Most students (and many of their parents as well) haven’t thought through what they should be expecting from the college they will or are attending. They have not taken the time and effort to write down what they should receive in return for the checks they write and the loans they sign off on. In this regard, these households are de facto on what we call “pre-college and college auto-pilot”; they find themselves doing what everyone else is doing and will, in all probability, get the same, often dismal results. As we know, not having clear expectations equates into not having a standard. The “bar is very, very low”. Expectations set the standard.
Every student should be able to expect many things from a college; these are twoContinue reading
Understanding the magnitude of college planning during the pre-college years for our children can hardly be overstated. Most parents are able to make it clear to their children that they are expected to go to college. Even most high schools are able to get that point across – be it to an apprenticeship program, a technical college, or a traditional four year college.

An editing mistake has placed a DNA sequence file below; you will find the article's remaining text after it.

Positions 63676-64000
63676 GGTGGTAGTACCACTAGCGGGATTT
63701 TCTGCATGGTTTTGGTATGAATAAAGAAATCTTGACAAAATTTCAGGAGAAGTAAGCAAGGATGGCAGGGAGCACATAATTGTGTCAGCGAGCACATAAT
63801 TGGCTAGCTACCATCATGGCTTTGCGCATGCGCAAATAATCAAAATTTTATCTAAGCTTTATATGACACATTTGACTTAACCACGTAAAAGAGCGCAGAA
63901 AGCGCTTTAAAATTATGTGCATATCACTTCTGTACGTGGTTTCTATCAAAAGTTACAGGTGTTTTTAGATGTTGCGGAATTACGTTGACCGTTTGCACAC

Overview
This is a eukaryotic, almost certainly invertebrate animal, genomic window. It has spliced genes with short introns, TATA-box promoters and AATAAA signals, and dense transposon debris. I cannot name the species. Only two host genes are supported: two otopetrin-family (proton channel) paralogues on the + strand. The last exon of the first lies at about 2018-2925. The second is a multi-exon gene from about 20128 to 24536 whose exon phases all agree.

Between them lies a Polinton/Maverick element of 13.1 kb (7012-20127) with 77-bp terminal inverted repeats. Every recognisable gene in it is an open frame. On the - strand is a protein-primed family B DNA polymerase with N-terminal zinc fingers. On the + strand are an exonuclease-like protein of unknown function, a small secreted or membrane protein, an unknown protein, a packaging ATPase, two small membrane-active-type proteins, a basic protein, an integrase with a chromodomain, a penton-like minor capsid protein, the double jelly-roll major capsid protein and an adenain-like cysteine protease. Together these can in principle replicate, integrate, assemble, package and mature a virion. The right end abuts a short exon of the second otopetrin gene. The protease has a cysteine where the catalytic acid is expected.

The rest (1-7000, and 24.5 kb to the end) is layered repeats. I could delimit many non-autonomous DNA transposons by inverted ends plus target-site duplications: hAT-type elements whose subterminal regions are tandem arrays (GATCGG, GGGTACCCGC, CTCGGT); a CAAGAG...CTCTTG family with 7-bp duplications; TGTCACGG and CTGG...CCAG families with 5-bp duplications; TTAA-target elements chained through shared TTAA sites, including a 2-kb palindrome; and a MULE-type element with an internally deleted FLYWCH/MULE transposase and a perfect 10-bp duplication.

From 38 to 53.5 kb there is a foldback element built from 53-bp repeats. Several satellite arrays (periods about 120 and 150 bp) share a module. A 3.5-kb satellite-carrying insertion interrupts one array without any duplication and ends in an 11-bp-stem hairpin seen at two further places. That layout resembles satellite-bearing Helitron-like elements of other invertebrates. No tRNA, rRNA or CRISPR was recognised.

At this point many children find themselves with the inevitable task of picking a college – yet they often don’t get connected with a deeper purpose. The motivating factor appears to be more the “chance to get away from home” or “I’m going to go where my friends are going”.
Indeed, it is all good that our children are expected to “go to college”. Yet the buy-in Continue reading
We have observed hundreds of parents with students in Middle School and High School preparing for college. In short, do you know what is missing? Fun. Yes, a three letter emotionally filled word. Fun. The frustration with college planning seems to have taken much of the enjoyment out of these important years in our lives; it is like so many parents have lost all sense of excitement when it comes to planning for college.
One of the deeper roots of this is lack of understanding how the complex college system works and Continue reading
Many parents are considering whether their student should go for a “gap year”. This is a year in which a graduate from either high school or college takes an amount of time – normally for six months or even for a full year – to “do something else”. The student/graduate then is a so-called “gapper”.
During this time, students visit foreign counties, take a course (such as a language course or a special interest course) or volunteer to support an organization. Many too decide to spend a year in the work force – earning money and trying to discern what career field they want to pursue.
This strategy is prompted by a variety of motivations and a corresponding value Continue reading